At times, the Food and Drug Administration (FDA) must grapple with safety concerns related to off-label uses of FDA-approved medications. Over the past several years, we have sought to understand the risk of serious neurologic events that occur after the epidural injection of glucocorticoids (corticosteroids) — a procedure that is commonly performed in the United States in an effort to manage radicular neck and back pain. The FDA has not approved any injectable glucocorticoid product for epidural administration, so any such use is considered off-label — part of the practice of medicine and not regulated by the FDA.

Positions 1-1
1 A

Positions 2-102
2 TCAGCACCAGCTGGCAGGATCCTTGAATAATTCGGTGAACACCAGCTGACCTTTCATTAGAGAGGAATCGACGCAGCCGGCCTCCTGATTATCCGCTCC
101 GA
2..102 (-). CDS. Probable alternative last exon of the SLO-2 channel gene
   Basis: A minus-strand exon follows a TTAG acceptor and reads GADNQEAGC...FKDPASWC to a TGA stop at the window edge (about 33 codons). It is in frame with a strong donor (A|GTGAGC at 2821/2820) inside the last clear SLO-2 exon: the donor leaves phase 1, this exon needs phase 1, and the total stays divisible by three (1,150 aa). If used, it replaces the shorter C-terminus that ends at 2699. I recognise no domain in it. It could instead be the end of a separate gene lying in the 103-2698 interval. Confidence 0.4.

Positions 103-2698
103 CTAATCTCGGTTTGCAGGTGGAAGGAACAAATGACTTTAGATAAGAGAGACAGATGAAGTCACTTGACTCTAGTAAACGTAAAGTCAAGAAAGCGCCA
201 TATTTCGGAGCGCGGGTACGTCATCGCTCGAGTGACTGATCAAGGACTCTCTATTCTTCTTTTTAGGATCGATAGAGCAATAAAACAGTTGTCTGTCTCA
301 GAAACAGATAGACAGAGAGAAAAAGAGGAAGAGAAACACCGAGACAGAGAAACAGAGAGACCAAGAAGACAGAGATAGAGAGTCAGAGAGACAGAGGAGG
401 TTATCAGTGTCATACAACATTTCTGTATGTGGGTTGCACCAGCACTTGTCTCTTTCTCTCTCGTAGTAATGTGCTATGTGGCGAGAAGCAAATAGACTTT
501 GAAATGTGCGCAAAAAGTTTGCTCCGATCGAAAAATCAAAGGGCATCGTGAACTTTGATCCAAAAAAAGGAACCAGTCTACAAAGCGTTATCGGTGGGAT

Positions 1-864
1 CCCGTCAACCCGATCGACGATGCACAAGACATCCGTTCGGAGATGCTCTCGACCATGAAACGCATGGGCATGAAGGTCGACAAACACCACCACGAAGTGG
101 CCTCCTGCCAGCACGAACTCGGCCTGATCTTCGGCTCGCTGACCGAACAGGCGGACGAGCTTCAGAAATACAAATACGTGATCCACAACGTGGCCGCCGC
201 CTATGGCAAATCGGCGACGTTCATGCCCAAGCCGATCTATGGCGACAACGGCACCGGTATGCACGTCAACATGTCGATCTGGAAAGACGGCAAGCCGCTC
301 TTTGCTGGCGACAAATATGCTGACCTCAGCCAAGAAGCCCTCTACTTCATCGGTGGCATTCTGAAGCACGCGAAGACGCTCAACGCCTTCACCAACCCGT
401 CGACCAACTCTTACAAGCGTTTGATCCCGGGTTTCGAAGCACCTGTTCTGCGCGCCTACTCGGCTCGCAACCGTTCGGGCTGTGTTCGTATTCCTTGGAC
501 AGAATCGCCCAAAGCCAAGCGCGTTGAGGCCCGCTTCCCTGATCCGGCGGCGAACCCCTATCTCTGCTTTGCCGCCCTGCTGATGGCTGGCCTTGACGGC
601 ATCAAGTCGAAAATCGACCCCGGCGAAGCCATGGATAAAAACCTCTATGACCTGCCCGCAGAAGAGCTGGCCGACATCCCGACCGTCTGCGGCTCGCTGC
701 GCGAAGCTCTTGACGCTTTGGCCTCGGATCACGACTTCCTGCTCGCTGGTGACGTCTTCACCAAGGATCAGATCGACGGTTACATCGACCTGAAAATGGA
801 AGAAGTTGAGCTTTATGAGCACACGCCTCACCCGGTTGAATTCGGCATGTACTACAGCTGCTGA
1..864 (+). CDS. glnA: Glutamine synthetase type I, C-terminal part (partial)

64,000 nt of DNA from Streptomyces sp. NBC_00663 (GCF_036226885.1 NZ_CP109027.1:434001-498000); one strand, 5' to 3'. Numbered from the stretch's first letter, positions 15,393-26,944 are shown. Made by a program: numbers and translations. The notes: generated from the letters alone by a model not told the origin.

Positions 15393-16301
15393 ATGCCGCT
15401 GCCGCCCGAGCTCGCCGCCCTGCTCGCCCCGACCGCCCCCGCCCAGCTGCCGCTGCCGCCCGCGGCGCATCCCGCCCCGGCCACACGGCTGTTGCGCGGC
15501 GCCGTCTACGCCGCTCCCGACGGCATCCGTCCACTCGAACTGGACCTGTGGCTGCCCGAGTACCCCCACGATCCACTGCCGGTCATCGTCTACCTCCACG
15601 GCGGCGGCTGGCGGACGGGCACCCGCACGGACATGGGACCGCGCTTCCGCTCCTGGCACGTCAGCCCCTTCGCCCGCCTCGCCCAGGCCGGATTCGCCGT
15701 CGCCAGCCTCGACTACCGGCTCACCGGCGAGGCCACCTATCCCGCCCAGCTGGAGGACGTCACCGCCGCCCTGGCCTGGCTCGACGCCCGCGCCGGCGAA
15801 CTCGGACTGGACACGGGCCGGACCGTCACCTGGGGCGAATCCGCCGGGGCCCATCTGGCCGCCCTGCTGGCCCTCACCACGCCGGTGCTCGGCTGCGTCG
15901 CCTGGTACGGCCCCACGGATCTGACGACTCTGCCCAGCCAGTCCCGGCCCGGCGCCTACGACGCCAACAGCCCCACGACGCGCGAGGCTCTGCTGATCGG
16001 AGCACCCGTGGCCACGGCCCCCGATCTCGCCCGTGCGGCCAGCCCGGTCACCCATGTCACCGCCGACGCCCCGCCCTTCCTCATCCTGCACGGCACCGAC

In 2009, the FDA began evaluating serious neurologic events associated with epidural glucocorticoid injections. Between 1997 and 2014, a total of 90 serious and sometimes fatal neurologic events were reported to the FDA Adverse Event Reporting System (FAERS), including cases of paraplegia, quadriplegia, spinal cord infarction, and stroke. (Compounded glucocorticoids used in epidural injections have been associated with fungal meningitis, but cases involving contaminated products were not included in the case series under consideration.) Potential causes of these adverse events included technique-related problems such as intrathecal injection, epidural hematoma, direct spinal cord injury, and embolic infarction after inadvertent intraarterial injection.